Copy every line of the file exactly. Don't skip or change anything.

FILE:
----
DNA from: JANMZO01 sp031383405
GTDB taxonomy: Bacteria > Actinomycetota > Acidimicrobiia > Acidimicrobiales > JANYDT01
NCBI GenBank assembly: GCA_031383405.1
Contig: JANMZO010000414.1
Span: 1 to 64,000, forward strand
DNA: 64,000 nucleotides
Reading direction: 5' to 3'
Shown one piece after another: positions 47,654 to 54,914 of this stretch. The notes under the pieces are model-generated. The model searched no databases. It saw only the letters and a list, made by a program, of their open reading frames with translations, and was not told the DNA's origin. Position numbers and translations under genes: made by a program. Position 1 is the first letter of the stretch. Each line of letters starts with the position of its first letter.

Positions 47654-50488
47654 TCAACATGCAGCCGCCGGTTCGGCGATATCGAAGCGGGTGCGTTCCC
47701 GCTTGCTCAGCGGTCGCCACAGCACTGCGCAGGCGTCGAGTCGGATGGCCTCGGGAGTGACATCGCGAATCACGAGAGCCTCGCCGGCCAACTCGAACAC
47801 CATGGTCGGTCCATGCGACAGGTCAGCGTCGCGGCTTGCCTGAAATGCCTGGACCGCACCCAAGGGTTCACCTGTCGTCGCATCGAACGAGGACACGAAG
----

DNA from: JANMZO01 sp031383405
GTDB taxonomy: Bacteria > Actinomycetota > Acidimicrobiia > Acidimicrobiales > JANYDT01
NCBI GenBank assembly: GCA_031383405.1
Contig: JANMZO010000414.1
Span: 1 to 64,000, forward strand
DNA: 64,000 nucleotides
Reading direction: 5' to 3'
Shown one piece after another: positions 47,654 to 54,914 of this stretch. The notes under the pieces are model-generated. The model searched no databases. It saw only the letters and a list, made by a program, of their open reading frames with translations, and was not told the DNA's origin. Position numbers and translations under genes: made by a program. Position 1 is the first letter of the stretch. Each line of letters starts with the position of its first letter.

Positions 47654-50488
47654 TCAACATGCAGCCGCCGGTTCGGCGATATCGAAGCGGGTGCGTTCCC
47701 GCTTGCTCAGCGGTCGCCACAGCACTGCGCAGGCGTCGAGTCGGATGGCCTCGGGAGTGACATCGCGAATCACGAGAGCCTCGCCGGCCAACTCGAACAC
47801 CATGGTCGGTCCATGCGACAGGTCAGCGTCGCGGCTTGCCTGAAATGCCTGGACCGCACCCAAGGGTTCACCTGTCGTCGCATCGAACGAGGACACGAAG